Federal budget: Why iron ore prices could push the budget into the black

Iron ore miners are set to deliver billions more to the government coffers in the coming months, economists predict, pushing a forecast budget deficit back into the black.

The mid-year economic and fiscal outlook (MYEFO), published in mid-December, revealed a $39.6bn boost to the budget bottom line over the four year forward estimates period, as soaring commodity prices helped bolster tax collections above previous estimates.

However, the budget improvements are likely to be far higher than anticipated, as Treasury downplays expectations of higher company tax collections, which have already surged to almost $65 billion since May.

Iron ore, Australia’s largest commodity earner, is currently trading at over $US130 a tonne, up from $US100 a tonne in early August. As a result, the value of our iron ore exports for 2023 is set to top last year’s total at $131bn.

But according to updated Treasury forecasts, released in the mid-year economic outlook, the iron ore price is expected to crash from their current levels of above $US130 a tonne to just $US60 a tonne by the end of September quarter next year.

In May, official budget forecasts showed iron ore prices would reach this level by mid-2024.

But economists said even the revised forecasts were still far too conservative, and prices would likely remain elevated well beyond the middle of next year.

Indeed, with prices for the commodity hovering near record highs, mining stocks have reached new peaks in the week leading up to Christmas with Rio Tinto rising past $134 per share and Fortescue climbing above $28 per share.

Veteran budget watcher Chris Richardson said the iron ore prices forecasts were part of a deliberate strategy by the Treasury to underestimate commodities during boom periods so that the government of the day could claim higher-than-expected revenues at budget time.

“The Treasury likes to have a little hollow log so that every six months [extra revenues] can be found down the back of the couch,” Mr Richardson said.

With MYEFO forecasting just a “wafer thin” deficit for this financial year of just $1.1bn, Mr Richardson said even a substantial downgrade in the price for the commodity would push the budget out of the red.

“You can have the iron ore price fall awfully fast and relatively notably from here, and it still looks strong enough to get a surplus this year.”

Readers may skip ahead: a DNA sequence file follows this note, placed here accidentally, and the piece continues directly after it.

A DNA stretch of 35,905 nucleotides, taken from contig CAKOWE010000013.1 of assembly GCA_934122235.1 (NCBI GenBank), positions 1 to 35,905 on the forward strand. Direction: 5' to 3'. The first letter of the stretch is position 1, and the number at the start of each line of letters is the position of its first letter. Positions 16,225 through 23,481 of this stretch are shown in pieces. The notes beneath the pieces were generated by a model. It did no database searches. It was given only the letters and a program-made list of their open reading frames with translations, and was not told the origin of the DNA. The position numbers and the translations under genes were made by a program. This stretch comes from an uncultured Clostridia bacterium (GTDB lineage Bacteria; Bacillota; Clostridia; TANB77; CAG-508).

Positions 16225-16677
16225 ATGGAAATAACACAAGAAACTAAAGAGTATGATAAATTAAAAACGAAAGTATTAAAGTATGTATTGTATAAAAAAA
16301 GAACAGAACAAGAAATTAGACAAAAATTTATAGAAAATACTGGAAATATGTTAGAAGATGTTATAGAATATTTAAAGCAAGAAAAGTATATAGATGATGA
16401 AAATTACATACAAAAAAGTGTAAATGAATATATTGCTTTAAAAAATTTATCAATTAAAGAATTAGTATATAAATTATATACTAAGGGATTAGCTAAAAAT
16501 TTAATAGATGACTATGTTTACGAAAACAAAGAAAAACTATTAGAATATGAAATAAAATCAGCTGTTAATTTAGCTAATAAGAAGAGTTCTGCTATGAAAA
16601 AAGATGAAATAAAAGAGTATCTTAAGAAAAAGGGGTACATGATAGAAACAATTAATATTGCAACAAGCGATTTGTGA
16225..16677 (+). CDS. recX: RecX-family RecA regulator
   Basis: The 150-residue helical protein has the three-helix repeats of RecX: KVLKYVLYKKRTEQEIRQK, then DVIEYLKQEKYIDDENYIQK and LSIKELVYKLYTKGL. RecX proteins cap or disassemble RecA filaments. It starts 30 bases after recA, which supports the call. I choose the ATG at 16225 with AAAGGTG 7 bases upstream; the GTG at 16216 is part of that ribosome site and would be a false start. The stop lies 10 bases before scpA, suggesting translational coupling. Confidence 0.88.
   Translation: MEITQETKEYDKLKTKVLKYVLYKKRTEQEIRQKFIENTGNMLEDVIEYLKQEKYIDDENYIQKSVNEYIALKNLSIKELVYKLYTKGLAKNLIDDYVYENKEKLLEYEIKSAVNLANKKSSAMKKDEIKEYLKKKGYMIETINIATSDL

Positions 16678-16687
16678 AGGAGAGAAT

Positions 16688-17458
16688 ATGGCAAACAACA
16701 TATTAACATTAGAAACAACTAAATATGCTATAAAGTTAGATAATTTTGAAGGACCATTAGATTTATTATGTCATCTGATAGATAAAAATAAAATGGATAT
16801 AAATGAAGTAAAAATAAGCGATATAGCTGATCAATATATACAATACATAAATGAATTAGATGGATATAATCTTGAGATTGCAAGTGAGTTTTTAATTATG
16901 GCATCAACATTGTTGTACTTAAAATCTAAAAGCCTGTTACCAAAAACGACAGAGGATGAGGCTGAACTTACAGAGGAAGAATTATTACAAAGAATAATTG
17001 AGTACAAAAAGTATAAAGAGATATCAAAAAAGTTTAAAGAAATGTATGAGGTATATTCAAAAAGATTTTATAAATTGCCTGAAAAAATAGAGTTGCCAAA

According to the Treasury, every additional $US10 a tonne on top of the assumed iron ore price would deliver an additional $500m to the budget bottom line.

In a report published by UBS earlier this month, its economists said a combination of modest supply growth and stable demand, supported by stimulatory measures by Beijing, would hold iron ore prices in the current trading range of $US130 and $US135 per tonne.

“Over the medium term, coupled with moderating supply growth and robust steel export demand, there is upside risk to our price forecasts in 2025-26 if Chinese steel exports hold at healthy levels,” a client note said.

Iron ore prices could push even higher, the note said, if Chinese steel exports held at healthy levels, and the country’s debt-laden property sector began to grow once more.

AMP chief economist Shane Oliver said despite recent woes in China, continued demand for iron ore could be bolstered by the energy transition, infrastructure projects and a rise in global securitisation.

“Potentially, we’ve got what looks like an under-investment in metals in the face of structural demand coming from the shift to net-zero and increase in defence spending,” Dr Oliver said.

“That all imparts a degree of strength.”

For the iron price to sink to $60 a tonne or less, Dr Oliver said, a significant global economic contraction would likely have to occur.

“Assuming the world doesn’t go into a severe recession, then it’ll end up averaging higher than the government’s allowing for,” Dr Oliver added.

Despite predictions of the second consecutive surplus by analysts and economists, Treasurer Jim Chalmers has remained tight-lipped about its chances.

“We are not yet forecasting a second surplus, but we are within striking distance,” Dr Chalmers told reports in Canberra when releasing the mid-year update.

While only time will tell if a budget surplus will be recorded, as long as it trumps official forecasts, the price of iron ore can only help the bottom line.

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